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June 9, 2005


Michael R. Lovell, associate dean of research in Pitt’s School of Engineering and director of the Swanson Institute for Technical Excellence, has been selected to receive the 2005 Burt L. Newkirk Award from the American Society of Mechanical Engineers “for significant contributions to the field of tribology, primarily through publications and services for nearly 15 years; and as an expert in computational and manufacturing tribology.”

Tribology is the study of friction, wear and lubrication as applied to engineering.

The award includes a $1,000 honorarium. Formal presentation of the award is scheduled to take place at the World Tribology Conference in September.


Stephen B. Thomas, director of the Center for Minority Health (CMH) in the Graduate School of Public Health, received the David Satcher Award from the Directors of Health Promotion and Education (DHPE) at the group’s annual meeting last month, in conjunction with the National Conference of Health Education and Health Promotion.

The award honors Satcher, who was the first African-American director of the Centers for Disease Control and Prevention (CDC) and was surgeon general during the release of the Healthy People 2010 national health objectives, which included for the first time a national focus on reducing health disparities. He also is credited for his efforts that focused national attention on evidence that race and ethnicity correlate with ongoing, and often increasing, health disparities among U.S. populations.

Thomas served as a visiting scientist in the Office of the Director, Center for HIV/AIDS, STD and TB Prevention at the CDC from 1996 to 1998, during the time when Satcher was director of the CDC.

Among the programs and strategies implemented by the CMH under Thomas’s leadership are community-based interventions that range from development of culturally tailored health communication materials designed to address an individual’s risk behaviors to media advocacy — using mass media to advocate for policy change.

Thomas also established a team that mobilized the community to focus beyond the biomedical model and began to address a broad range of health disparity issues including breaking the cycle of poverty, exposing discrimination in access to health care and eliminating environmental hazards in homes and neighborhoods.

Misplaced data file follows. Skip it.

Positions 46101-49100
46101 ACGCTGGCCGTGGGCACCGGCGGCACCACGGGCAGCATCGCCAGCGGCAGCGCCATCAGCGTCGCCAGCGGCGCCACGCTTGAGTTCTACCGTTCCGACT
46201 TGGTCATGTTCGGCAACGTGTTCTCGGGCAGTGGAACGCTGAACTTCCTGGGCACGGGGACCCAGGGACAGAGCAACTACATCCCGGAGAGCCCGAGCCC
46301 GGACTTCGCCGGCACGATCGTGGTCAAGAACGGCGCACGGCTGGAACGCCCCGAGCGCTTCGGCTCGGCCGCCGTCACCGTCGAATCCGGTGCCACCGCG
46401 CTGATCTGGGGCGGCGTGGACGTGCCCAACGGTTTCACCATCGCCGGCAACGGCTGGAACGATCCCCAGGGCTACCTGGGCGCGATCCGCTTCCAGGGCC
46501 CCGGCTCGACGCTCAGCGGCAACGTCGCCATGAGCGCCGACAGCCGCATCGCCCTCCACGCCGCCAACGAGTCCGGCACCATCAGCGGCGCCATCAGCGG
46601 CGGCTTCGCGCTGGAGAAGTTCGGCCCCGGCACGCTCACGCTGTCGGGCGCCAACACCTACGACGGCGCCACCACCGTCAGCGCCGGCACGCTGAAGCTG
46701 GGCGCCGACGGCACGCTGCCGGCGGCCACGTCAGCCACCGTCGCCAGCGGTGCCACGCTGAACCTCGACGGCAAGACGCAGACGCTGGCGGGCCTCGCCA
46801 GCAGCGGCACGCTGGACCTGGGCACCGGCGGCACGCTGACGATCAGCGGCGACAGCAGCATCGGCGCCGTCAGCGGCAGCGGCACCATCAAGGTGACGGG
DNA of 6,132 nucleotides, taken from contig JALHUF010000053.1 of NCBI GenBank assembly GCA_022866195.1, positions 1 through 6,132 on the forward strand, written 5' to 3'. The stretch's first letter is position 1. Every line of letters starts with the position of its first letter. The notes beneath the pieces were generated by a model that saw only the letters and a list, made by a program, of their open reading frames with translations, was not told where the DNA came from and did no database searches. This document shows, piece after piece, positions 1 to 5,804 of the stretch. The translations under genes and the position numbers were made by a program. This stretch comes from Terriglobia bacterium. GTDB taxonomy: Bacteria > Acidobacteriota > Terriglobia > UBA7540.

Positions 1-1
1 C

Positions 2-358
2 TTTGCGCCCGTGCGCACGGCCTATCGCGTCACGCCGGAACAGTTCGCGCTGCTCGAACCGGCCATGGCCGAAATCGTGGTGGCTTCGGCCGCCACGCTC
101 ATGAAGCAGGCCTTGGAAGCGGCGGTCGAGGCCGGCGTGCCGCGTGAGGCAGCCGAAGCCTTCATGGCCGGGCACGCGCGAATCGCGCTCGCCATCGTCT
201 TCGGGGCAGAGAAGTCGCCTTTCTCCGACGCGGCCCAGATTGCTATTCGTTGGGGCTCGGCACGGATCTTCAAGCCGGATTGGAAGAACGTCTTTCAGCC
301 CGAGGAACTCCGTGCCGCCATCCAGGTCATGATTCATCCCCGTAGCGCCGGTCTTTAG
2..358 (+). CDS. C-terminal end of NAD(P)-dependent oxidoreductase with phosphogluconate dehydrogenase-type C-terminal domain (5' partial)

He is one the nation’s leading scholars in the effort to eliminate health disparities based on race. Over the past 15 years, Thomas has applied his expertise in behavioral science and health education in the African-American community.

Thomas’s work has addressed several critical public health issues including HIV/AIDS, youth violence, substance abuse and the need for increasing organ and tissue donations among African Americans.

“Dr. Thomas was selected to receive this award because he has demonstrated leadership in reducing health disparities which have resulted in the improvement of health promotion and health education programs at the state and local levels,” said Fred Breuckelman, president of DHPE.

“Dr. Thomas has demonstrated successful program implementation which has reduced health disparities by sharing new knowledge about the causes of health disparities, translating research into practice, using innovative methods of promoting health and delivering culturally competent and linguistically specific preventative services,” Breuckelman added.


Two faculty members in the Pitt medical school’s Department of Family Medicine have received the 2005 Innovative Program Award from the Society of Teachers of Family Medicine.

Richard Zimmerman, associate professor of family medicine, and Donald Middleton, professor of family medicine and the department’s vice chair, along with Sanford Kimmel of the Medical College of Ohio, were honored for their creation of three educational products for family physicians.


A Pitt administrator and a faculty member were honored at the 20th Black Extravaganza and Trailblazer Awards ceremony hosted by Pittsburgh’s Renaissance Publications.

Winners of 2005 Black Trailblazer Awards included Vice Chancellor for Public Affairs Robert Hill.

Among those who received KDKA-TV Lift Up Awards during the awards ceremony were Margaret Larkins-Pettigrew, an assistant professor in Pitt’s School of Medicine.


Pitt-Bradford’s Staff Association has awarded its 2004-2005 Staff Recognition Award to Donald (Donnie) Johnson, staff member at the UPB Mail Center.

The award honors staff who demonstrate outstanding dedication to the Bradford campus and commitment to providing high-quality service.

Johnson will be recognized at the UPBSA end-of-year luncheon.

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